Bluefield University in the News

EDUCATION STUDENTS GET HANDS-ON EXPERIENCE

by | Apr 24, 2018

Five Bluefield College senior teacher education students recently completed valuable career training through the school’s student-teacher program, which offers hands-on experience to students alongside veteran teachers in local classrooms.

Five Bluefield College senior teacher education students recently completed valuable career training through the school’s student-teacher program, which offers hands-on experience to students alongside veteran teachers in local classrooms.

The most recent BC teacher education students to complete the student teaching experience during the spring 2018 semester included: Courtney Oxford of Tazewell, VA; Joshua Dye of Swords Creek, VA; Kendall Haynes of Cana, VA; Shawn Howell of Bluefield, VA; and Laura Kincer of Tazewell, VA.

Teacher licensure training through Bluefield College’s Teacher Education Program is known for being an extremely rewarding experience that leaves graduating seniors well prepared as they enter teaching careers. It is through this experience that veteran teachers at various schools help the BC students grow in their skills and knowledge of how to work in the classroom setting.

“The Teacher Education Program at Bluefield College has given me the tools and tips I need to not only be successful within a classroom setting, but also in life,” said Kincer, who completed her student teaching at Graham High School.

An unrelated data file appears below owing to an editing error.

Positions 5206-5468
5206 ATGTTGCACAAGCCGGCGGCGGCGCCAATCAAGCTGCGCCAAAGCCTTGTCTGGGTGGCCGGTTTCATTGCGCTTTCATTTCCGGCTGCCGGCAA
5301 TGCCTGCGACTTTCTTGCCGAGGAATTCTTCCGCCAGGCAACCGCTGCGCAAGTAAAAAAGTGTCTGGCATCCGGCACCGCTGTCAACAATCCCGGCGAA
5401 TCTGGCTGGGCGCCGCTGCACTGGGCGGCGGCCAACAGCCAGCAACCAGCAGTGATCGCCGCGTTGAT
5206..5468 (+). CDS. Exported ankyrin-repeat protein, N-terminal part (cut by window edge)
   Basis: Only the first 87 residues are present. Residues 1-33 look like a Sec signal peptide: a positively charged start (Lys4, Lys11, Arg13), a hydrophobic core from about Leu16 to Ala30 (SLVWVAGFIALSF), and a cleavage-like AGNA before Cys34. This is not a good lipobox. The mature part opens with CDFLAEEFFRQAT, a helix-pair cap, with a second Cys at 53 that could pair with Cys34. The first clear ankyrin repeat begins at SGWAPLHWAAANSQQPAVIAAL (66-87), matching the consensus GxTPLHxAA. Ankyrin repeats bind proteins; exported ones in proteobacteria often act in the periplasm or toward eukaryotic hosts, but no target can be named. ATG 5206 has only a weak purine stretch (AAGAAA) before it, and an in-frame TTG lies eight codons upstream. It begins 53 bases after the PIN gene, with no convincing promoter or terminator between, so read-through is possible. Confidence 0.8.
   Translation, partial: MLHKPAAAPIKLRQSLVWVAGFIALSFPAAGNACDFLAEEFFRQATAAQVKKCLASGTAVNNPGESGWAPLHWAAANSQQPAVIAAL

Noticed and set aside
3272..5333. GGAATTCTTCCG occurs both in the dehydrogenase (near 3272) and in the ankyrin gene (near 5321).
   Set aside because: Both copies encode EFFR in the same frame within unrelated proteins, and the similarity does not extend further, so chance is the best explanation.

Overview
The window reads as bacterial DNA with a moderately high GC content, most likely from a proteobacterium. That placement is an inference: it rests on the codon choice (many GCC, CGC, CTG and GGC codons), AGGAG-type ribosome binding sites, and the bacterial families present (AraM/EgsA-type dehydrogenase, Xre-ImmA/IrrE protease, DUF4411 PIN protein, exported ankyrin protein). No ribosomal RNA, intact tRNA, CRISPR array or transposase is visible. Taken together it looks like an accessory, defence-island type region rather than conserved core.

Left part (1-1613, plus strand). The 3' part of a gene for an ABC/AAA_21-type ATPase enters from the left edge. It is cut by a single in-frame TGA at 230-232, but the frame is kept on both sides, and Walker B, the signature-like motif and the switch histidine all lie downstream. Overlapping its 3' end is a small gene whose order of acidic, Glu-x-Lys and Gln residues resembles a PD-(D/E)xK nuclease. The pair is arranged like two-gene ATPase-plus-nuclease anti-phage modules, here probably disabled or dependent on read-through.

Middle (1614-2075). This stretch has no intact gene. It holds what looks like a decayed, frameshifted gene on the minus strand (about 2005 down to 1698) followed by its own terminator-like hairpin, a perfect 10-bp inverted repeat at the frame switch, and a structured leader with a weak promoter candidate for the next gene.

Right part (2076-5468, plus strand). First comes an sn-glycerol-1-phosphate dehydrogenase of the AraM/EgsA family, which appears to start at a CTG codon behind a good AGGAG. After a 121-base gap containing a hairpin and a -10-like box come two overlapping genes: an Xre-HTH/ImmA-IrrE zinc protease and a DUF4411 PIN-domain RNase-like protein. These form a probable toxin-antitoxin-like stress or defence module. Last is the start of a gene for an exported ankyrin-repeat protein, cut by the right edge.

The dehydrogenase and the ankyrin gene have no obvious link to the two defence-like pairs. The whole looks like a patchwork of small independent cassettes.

Kincer is the daughter of Henry and Barbara Kincer, and she graduated from Tazewell High School. While a student at Bluefield College, she also has served as a member of the Lady Rams softball team, Alpha Chi National Honor Society, and Sigma Tau Delta National English Honor Society.

“The Teacher Education Program has helped shape me into the teacher and person I am today,” added Oxford, who did her student teaching at Graham High School, North Tazewell Elementary School, Graham Intermediate School, Dudley Primary School, and Abb’s Valley-Boissevain Elementary School. “I have formed relationships with my professors, teachers and my fellow future teachers that will last a lifetime, and I know I can always count on them.”

Oxford is the daughter of Robyn and David Oxford and is a graduate of Tazewell High School. At BC, she is a member of the cheerleading squad, cross-country team, Student Virginia Education Association (SVEA), and Student Government Association. She has also been named frequently to the Academic Dean’s List and is the recipient of the Gerald E. Clay Scholarship of Excellence in Teacher Education.

“This program has been one of the most thorough, exciting, and engaging experiences that has made the transition from theory to practice simple and straightforward,” said Dye, who served as a student-teacher at Richlands High School, Tazewell High School, and Honaker High School.

Dye is the son of Bernie and Cindy Dye and husband to Brittany Dye. He attended Honaker High School and Southwest Virginia Community College before coming to Bluefield College. At Southwest, he was a member of Phi Theta Kappa National Honor Society. At BC, he is a member of Alpha Chi National Honor Society and Kappa Delta Pi International Honor Society in Education and has been named to the President’s List.

A graduate of Graham High School, Howell completed his student teaching at Graham High School and Graham Middle School. He is married to Kimberly Alcorn and is the son of Richard and Judy Howell. Howell graduated from Bluefield College in 2012 and is now finishing his Master of Arts in Education (MAEd).